Home » Ramaphosa Targets Illegal Mining to Boost Security, Economy in South Africa

Ramaphosa Targets Illegal Mining to Boost Security, Economy in South Africa

by Adenike Adeodun

President Cyril Ramaphosa recently emphasized the devastating impact of illegal mining on communities in his weekly newsletter. This follows a detailed briefing by the Justice, Crime Prevention, and Security Ministerial Cluster on the state’s intervention efforts against illegal mining. The South African Police Service (Saps) set up specialized Illegal Mining Task Teams last year, aiming to combat illegal mining activities nationwide.

These task teams comprise members from various government departments, including Home Affairs, Police, Justice and Correctional Services, Social Development, Defence, Mineral Resources and Energy, Forestry, Fisheries, and the Environment. They also include entities like the State Security Agency and the Border Management Authority. These coordinated efforts have led to over 4,000 arrests related to illegal mining and 7,000 arrests linked to illegal immigration.

Investigations into illegal immigration are vital, as over half of those arrested for illegal mining are foreign nationals from countries such as Lesotho, Zimbabwe, Mozambique, Kenya, Nigeria, Pakistan, Uganda, and the Democratic Republic of Congo. President Ramaphosa has authorized the deployment of 3,300 defence force personnel to support Saps’ ongoing operations against illegal mining until April next year.

According to a report by Mining Weekly, the President highlighted that illegal mining is often associated with other crimes like money laundering, bribery, corruption, illicit financial flows, human and weapons trafficking, and other forms of organized crime. He expressed particular concern about violence and assaults against women linked to these activities.

“Our fight against illegal mining must target not just the miners but also those higher up the value chain who profit from it,” Ramaphosa stated. He quoted Minerals and Energy Minister Gwede Mantashe, saying illegal miners are mere foot soldiers for criminal syndicates and should be treated as economic saboteurs.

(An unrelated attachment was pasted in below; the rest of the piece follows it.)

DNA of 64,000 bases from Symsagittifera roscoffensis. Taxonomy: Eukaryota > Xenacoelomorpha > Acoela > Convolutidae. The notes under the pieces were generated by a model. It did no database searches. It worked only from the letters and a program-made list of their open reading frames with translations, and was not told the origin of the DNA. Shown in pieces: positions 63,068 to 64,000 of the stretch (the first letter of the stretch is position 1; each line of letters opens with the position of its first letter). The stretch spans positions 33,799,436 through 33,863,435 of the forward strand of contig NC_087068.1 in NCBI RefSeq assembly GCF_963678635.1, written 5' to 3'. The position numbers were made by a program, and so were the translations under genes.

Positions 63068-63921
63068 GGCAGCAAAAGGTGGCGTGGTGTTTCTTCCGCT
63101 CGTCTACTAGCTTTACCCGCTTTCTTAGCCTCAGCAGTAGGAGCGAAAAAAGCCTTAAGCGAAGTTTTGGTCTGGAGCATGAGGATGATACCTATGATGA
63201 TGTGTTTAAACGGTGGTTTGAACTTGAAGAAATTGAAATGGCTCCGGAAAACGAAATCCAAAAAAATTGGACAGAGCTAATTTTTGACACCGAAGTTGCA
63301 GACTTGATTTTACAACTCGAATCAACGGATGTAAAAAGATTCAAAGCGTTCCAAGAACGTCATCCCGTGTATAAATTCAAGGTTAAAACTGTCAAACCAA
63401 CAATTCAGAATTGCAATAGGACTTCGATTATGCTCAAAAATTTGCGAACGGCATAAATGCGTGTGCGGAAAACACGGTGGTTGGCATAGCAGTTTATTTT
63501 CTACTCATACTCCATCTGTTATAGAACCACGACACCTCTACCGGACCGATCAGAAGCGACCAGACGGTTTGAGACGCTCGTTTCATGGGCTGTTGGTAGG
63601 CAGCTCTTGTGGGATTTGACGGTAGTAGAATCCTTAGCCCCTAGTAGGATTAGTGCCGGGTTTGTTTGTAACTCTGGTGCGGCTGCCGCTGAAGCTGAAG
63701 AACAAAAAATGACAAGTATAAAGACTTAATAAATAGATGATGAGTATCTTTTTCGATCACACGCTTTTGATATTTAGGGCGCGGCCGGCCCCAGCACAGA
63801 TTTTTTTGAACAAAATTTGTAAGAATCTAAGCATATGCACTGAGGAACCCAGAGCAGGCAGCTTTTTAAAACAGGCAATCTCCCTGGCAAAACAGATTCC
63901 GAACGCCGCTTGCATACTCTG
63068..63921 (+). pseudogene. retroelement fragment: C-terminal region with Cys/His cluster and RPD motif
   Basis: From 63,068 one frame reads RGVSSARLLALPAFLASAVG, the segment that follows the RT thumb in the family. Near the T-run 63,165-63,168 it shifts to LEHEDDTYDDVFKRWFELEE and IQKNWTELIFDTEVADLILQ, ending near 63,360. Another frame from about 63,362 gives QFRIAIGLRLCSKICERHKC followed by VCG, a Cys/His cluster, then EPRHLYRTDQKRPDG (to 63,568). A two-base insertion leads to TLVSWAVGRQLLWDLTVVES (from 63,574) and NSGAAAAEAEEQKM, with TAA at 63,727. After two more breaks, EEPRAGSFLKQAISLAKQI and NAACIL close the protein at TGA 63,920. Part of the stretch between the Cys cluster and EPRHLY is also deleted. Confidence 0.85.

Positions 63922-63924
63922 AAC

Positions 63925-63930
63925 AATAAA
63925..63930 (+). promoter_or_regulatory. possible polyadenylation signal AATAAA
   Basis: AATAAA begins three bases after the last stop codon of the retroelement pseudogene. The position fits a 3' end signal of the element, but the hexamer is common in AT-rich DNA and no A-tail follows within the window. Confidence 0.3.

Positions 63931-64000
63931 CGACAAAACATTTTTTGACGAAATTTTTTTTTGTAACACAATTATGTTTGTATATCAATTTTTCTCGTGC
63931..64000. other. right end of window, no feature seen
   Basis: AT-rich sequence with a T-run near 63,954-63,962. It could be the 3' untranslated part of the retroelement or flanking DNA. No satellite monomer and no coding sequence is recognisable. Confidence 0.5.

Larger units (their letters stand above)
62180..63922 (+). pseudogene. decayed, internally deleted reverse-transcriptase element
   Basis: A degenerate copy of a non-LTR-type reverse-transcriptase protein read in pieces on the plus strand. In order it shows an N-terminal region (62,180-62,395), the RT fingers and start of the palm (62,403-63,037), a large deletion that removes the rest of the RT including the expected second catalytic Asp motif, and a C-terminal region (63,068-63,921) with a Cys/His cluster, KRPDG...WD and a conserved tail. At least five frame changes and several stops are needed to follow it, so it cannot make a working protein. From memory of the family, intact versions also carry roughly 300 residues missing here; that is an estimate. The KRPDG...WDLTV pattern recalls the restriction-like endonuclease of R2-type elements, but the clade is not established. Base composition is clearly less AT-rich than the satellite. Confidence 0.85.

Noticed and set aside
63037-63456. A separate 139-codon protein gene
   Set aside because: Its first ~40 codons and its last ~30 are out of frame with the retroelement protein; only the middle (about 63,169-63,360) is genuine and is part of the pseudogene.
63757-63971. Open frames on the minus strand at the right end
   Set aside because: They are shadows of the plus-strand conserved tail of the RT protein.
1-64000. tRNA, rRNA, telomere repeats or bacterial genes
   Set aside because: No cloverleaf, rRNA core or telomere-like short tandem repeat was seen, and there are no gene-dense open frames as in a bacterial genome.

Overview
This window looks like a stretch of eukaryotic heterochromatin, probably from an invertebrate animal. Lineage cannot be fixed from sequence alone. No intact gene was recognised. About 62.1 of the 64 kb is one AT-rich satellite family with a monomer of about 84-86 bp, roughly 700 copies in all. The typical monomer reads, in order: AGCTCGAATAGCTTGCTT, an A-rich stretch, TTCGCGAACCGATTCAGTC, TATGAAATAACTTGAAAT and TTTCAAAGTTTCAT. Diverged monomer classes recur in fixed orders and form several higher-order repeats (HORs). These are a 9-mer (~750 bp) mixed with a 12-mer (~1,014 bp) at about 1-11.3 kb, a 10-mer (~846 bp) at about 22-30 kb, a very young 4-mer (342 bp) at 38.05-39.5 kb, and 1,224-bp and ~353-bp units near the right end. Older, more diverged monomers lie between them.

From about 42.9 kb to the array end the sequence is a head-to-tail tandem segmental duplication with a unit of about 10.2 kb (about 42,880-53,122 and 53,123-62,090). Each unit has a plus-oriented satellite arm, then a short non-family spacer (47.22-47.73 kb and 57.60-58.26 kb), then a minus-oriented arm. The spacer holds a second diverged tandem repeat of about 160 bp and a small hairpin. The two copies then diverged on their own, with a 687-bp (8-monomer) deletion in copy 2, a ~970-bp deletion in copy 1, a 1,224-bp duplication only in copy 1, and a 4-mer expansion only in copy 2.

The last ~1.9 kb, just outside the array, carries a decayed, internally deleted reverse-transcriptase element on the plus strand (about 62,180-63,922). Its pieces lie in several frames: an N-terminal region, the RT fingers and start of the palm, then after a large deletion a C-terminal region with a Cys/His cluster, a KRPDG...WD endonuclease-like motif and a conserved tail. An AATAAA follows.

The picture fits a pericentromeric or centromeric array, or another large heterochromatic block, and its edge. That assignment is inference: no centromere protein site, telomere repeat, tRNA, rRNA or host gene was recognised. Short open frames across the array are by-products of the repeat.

The disruptive operations against these syndicates have led to the forfeiture and freezing of assets by the Hawks and the Asset Forfeiture Unit. However, Ramaphosa emphasized that success in this fight requires everyone’s participation, including mining houses. Non-compliance with laws regarding the closure and rehabilitation of mines has exacerbated illegal mining activities.

With approximately 6,100 abandoned mines in South Africa, some are old with untraceable owners, while others are due to miners’ failure to fulfill their rehabilitation obligations. Ramaphosa welcomed the Minerals Council of South Africa’s efforts to foster collaboration between the government and the mining sector in addressing this issue.

He also affirmed that actions against illegal mining form part of broader efforts to combat economic sabotage, including cable theft and extortion at construction sites. Through the specialized task teams’ work, Saps has made 61 arrests linked to extortion at economic and construction sites since April, with 27 convictions and sentences over the last four years.

“Working together with businesses, unions, and communities, we will continue our relentless fight against acts of sabotage undermining our country’s development,” Ramaphosa asserted. He concluded by underscoring the importance of community cooperation, particularly from whistleblowers and the mining industry, in supporting the state authorities’ efforts.

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